Strong winds in the upper troposphere were measured regularly in the 1930's by early versions of radiosonde balloons, but their true significance only became clear in Word War II. Allied bombers flying at 7.6 km over Germany in January 1945 encountered a tailwind of 66 m/s. They were covering the ground at 119 m/s, and reached their target early. On their westwards return, their ground speed dropped to as low as 26 m/s (94 km/h). Another group also met headwinds of 53 m/s in March 1945 at the same height, and the planes’ slow speed led to heavy losses from anti-aircraft fire.
The word ‘Strahlströmung’, meaning jet stream, was first used by the German meteorologist Seilkopf in 1939. But the phenomenon was not properly appreciated by the English until 1943, when a flight of their bombers ran out of fuel over occupied France against a wind of 54 m/s, and by the Americans not until late 1944, when their B-29 bombers faced extreme winds over Japan, where the winter jet stream is usually stronger over Europe. Carl-Gustaf Rossby was the key meteorologist advising the US Air Force (1).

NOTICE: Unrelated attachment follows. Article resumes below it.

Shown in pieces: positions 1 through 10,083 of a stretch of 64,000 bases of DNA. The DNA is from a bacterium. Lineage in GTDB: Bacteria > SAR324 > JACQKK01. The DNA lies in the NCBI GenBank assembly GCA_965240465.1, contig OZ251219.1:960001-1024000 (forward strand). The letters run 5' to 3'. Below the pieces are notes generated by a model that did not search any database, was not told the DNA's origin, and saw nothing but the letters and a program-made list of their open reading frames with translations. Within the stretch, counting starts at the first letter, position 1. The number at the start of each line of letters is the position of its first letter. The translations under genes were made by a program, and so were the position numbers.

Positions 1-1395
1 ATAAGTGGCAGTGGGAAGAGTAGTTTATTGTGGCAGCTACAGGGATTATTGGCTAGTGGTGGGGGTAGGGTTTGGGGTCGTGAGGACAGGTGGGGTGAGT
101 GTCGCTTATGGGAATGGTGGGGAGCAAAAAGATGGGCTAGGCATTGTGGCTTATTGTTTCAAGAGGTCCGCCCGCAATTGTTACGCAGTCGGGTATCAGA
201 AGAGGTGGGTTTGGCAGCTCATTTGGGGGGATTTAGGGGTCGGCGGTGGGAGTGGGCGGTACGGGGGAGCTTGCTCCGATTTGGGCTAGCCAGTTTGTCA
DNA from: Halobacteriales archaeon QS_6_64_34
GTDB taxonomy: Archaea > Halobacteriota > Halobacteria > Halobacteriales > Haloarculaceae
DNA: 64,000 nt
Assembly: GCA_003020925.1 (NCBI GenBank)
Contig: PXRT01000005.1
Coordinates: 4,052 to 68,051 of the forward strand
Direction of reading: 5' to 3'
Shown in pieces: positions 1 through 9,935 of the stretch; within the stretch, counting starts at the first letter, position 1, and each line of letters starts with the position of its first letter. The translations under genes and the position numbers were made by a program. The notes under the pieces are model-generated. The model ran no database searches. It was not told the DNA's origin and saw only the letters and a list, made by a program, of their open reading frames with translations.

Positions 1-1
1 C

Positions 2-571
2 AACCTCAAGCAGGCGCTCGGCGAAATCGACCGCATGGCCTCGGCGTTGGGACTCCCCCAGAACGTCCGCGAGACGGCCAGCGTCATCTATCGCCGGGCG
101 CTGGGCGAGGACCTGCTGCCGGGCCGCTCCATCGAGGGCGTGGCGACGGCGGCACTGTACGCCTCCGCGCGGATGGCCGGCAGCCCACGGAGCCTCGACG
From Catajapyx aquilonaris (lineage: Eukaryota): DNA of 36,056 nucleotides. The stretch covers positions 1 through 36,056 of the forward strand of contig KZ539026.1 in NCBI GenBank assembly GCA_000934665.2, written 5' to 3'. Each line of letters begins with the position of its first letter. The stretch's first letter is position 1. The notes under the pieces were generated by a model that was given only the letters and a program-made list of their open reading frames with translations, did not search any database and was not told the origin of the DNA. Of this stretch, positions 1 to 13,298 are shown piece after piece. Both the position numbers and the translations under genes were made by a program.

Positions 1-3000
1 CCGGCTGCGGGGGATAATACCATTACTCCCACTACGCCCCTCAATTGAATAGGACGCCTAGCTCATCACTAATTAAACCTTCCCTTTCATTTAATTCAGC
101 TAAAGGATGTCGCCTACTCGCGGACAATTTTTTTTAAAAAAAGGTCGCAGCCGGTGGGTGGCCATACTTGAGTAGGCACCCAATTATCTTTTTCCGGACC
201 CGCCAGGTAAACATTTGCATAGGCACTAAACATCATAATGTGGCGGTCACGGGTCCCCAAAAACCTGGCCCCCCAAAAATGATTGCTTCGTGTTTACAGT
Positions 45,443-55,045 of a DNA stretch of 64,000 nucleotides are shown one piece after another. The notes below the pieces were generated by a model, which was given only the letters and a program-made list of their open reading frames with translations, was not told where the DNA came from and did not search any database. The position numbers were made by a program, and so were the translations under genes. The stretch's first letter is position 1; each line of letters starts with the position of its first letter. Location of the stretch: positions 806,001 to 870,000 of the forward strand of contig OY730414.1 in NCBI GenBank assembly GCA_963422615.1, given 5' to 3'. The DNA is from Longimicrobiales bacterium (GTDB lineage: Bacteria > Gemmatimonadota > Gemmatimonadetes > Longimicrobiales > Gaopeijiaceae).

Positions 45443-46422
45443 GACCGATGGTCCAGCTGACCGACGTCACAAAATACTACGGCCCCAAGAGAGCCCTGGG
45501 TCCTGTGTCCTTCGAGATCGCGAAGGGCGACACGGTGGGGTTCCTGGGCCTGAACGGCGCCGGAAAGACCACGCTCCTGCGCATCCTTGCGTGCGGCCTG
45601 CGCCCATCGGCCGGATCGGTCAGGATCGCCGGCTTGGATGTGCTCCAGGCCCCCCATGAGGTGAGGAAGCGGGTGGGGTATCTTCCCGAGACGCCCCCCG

(1) Phillips, N.A. 1998. Carl-Gustaf Rossby: his times, personality and actions. Bull. Amer. Meteor. Soc., 79, 1097-12.